On platforms different than Windows you could easily use char * strings and treat them as UTF-8.

The problem is that on Windows you are required to accept and send messages using wchar* strings (W). If you'll use the ANSI functions (A) you will not support Unicode.

So if you want to write truly portable application you need to compile it as Unicode on Windows.

Now, In order to keep the code clean I would like to see what is the recommended way of dealing with strings, a way that minimize ugliness in the code.

Type of strings you may need: std::string, std::wstring, std::tstring,char *,wchat_t *, TCHAR*, CString (ATL one).

Issues you may encounter:

  • cout/cerr/cin and their Unicode variants wcout,wcerr,wcin
  • all renamed wide string functions and their TCHAR macros - like strcmp, wcscmp and _tcscmp.
  • constant strings inside code, with TCHAR you will have to fill your code with _T() macros.

What approach do you see as being best? (examples are welcome)

Personally I would go for a std::tstring approach but I would like to see how would do to the conversions where they are necessary.

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I can only suggest you to check this library out: http://cppcms.sourceforge.net/boost_locale/docs/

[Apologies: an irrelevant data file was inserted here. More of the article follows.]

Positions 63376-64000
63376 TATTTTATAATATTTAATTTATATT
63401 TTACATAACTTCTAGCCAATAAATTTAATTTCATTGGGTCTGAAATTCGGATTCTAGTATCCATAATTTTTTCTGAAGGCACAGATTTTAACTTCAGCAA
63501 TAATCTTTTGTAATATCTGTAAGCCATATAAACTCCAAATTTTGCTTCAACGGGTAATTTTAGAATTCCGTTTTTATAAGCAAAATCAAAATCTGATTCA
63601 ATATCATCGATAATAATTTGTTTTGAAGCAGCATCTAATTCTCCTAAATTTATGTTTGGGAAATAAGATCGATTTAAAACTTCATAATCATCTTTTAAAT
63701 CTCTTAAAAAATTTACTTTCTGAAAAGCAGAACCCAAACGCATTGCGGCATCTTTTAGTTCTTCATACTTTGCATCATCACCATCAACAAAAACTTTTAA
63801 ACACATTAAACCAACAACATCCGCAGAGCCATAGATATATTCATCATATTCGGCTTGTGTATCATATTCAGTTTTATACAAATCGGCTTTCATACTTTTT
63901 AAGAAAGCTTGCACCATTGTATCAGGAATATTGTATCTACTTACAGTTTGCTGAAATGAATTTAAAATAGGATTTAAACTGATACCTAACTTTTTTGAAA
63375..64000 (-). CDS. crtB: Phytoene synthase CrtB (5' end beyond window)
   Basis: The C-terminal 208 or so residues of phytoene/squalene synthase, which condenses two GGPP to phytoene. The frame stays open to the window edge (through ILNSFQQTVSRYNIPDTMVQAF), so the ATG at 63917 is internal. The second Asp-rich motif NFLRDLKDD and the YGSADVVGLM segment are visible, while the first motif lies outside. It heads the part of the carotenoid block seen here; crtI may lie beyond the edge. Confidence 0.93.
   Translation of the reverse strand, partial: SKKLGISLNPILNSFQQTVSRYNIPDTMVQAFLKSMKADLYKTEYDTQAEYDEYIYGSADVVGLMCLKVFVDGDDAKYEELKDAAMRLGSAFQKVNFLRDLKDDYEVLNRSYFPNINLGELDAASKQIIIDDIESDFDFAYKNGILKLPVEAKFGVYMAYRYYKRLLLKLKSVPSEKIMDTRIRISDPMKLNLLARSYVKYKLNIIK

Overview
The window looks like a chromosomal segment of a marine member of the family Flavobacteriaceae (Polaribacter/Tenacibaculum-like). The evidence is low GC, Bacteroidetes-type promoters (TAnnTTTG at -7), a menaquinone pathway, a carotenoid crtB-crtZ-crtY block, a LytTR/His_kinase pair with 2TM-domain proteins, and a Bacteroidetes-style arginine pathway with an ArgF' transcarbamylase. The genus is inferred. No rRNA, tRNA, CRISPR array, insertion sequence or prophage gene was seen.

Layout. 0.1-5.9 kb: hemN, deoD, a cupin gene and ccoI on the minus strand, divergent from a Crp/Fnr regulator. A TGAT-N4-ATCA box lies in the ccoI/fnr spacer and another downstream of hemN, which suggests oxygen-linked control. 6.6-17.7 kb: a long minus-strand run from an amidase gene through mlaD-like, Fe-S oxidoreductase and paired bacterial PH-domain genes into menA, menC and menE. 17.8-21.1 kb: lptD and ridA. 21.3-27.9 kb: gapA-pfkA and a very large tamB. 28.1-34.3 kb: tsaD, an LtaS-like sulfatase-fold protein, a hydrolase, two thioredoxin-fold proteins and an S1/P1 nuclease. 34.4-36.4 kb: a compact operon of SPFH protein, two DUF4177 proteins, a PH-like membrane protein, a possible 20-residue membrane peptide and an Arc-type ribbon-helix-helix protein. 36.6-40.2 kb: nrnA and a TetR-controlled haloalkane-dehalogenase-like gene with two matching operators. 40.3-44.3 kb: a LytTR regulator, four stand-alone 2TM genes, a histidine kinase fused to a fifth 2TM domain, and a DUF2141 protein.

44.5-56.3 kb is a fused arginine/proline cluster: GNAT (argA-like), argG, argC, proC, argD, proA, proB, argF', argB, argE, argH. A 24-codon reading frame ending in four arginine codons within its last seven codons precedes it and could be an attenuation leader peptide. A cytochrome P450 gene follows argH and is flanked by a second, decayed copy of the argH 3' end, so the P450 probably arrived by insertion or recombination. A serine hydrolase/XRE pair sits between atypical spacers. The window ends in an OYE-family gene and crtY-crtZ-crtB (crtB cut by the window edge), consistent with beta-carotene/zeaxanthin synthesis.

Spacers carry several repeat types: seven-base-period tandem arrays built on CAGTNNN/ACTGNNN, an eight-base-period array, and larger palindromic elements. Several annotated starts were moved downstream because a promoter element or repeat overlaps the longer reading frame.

It might help, it's a boost candidate for now but I believe it will make it.

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If you writing portable code:

1st Never use wchar_t it is nor portable and its encoding is not well defined between platforms (utf-16 windows/utf-32 all others).

Never use TChar, use plain std::string encoded as UTF-8.

When dealing with Brain Damaged Win32 API just convert UTF-8 string to UTF-16 before calling it.

See https://stackoverflow.com/questions/1049947/should-utf-16-be-considered-harmful as well about how Windows project adopt UTF-8 as main encoding.

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    in visual studio, when I do std::string msg = "महसुस";, I cannot view it. And everything is replaced by question mark. Any idea? – Pritesh Acharya Apr 24 '14 at 8:51
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    The SO post referenced in this answer is now a dead link. Seems like it was an important post.... – Dan Aug 29 '17 at 1:14
  • There is nothing brain damaged about windows using UTF-16. Windows began Unicode support with windows NT (released 1993). UTF-8 was only invented as a concept in Sep 1992 cl.cam.ac.uk/~mgk25/ucs/utf-8-history.txt, so there was no way Windows could adopt it. In fact Windows was a highly progressive early adopter of Unicode - it turns out perhaps too early. – Phil Rosenberg Jan 5 '18 at 10:47

You can keep all your strings UTF-8 encoded and just convert them to UTF-16 before interacting with WIn32 API. Take a look at UTF8-CPP library for some easy to use conversion functions

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